MURRINO GLASS, from Altino to Murano
Glass Museum, Murano
From June 16th 2012 al January 6th 2013
EXTENDED to January 27th 2013
This exhibition, held in two venues – the Museo Archeologico di Altino and the Murano Glass Murano – focuses on the ancient art of murrina glass from the Veneto, from Roman times to the present day in Murano.
The museum of Altino will display some Roman glass items made using this special technique. These articles come not only from digs in the archaeological site of Altino, but also from other archaeological sites under the jurisdiction of the Soprintendenza Archeologica del Veneto, which almost corresponds to that of the antique X Regio Venetia et Istria, which boasted excellent commercial and cultural ties with the eastern coasts of the Mediterranean, the home of the art of making glass. Some of the articles made with murrina glass are almost wholly intact, while others have been restored and others yet are merely fragments. All, however, are of great academic interest.
The Glass Museum will instead be presenting works of murrina glass made in Murano since the 19th century; it was the Murano glassmakers who revived this antique method after long study of the archaeological material present in the museum at Murano and in other important archaeological collections, such as in the Museo Nazionale di Napoli.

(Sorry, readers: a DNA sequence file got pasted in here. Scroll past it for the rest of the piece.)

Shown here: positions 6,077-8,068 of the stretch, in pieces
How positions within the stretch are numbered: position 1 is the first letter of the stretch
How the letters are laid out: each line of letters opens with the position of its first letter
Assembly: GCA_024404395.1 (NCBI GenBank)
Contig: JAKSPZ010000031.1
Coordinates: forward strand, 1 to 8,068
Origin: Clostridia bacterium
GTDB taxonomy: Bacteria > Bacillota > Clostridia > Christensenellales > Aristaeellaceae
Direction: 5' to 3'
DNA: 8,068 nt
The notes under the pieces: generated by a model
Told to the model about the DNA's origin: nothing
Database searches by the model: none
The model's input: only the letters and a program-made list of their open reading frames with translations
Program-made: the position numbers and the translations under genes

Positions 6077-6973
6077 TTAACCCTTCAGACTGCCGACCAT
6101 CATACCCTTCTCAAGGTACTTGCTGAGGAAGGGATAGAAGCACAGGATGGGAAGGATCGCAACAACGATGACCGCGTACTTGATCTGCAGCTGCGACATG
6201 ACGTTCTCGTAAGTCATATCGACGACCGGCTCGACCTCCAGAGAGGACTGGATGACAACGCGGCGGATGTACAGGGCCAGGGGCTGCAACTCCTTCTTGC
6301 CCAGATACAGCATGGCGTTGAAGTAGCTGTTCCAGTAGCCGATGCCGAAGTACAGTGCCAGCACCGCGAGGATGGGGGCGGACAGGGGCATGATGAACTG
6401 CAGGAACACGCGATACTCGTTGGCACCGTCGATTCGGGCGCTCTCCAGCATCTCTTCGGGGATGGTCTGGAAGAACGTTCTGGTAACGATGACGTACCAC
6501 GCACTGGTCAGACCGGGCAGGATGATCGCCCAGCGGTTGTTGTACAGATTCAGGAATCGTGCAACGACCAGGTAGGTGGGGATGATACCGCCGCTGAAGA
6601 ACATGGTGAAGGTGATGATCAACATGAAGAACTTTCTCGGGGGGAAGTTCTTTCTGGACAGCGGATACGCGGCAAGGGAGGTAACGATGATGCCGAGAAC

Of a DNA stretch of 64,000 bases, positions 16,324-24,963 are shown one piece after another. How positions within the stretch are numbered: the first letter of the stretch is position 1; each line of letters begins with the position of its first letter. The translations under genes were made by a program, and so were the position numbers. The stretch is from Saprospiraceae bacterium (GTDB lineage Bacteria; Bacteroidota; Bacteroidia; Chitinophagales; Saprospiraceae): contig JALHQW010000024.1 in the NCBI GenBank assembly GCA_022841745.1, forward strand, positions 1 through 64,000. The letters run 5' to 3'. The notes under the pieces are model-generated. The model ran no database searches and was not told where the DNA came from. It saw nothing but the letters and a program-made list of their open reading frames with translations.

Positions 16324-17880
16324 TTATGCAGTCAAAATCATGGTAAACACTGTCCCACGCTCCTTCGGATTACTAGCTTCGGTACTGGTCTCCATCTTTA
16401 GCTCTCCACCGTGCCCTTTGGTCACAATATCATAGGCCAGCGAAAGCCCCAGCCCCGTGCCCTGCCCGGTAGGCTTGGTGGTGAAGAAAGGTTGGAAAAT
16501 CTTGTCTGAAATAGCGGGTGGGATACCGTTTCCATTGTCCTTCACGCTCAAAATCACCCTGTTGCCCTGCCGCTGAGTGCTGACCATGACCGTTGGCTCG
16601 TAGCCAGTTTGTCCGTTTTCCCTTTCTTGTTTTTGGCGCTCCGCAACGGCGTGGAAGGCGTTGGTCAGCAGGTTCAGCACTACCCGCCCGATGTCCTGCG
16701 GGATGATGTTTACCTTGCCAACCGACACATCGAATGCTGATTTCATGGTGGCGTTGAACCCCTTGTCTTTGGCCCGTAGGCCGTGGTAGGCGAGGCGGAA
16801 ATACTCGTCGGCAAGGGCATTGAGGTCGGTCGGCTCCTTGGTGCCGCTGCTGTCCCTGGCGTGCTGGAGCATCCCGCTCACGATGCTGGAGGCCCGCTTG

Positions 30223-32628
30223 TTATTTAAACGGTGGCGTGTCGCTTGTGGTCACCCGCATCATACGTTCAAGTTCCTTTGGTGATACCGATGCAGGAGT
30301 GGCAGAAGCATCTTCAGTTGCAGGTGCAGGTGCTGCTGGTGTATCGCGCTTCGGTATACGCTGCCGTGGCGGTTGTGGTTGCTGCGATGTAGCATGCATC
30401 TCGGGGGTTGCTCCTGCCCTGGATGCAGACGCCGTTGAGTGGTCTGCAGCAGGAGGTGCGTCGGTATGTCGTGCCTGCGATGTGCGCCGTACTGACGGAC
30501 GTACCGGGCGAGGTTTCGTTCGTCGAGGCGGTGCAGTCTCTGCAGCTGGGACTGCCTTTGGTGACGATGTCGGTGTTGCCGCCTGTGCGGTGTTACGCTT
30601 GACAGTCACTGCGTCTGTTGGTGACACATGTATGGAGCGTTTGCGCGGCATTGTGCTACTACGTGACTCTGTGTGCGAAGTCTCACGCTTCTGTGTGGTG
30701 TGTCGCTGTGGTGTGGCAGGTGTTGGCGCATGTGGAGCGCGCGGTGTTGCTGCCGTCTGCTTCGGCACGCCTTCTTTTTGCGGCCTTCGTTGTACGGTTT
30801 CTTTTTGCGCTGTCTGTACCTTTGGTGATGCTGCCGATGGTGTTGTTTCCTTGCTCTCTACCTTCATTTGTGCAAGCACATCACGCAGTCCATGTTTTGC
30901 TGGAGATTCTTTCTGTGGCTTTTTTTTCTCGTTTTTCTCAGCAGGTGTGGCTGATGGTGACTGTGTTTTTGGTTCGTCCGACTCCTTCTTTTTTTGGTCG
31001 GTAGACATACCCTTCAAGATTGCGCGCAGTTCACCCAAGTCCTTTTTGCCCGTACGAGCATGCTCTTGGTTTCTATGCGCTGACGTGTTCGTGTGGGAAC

The murrina glass made by the 19th-century masters of Murano gained its first extraordinary success at the Exposition Universelle of Paris in 1878. Between the end of the 19th and start of the 20th century, the Murano glassmakers developed the technique further, with exceptional results, as in the case of the works made by Vittorio Zecchin and Teodoro Wolf-Ferrari, displayed at the Biennale of 1914. And in more recent times, some of the best murrina glass of Murano has been designed by noted artists and designers, including Carlo Scarpa and Riccardo Licata.
Co-production by the Museo Archeologico di Altino and the Soprintendenza per i Beni Archeologici del Veneto
Curator: Rosa Barovier Mentasti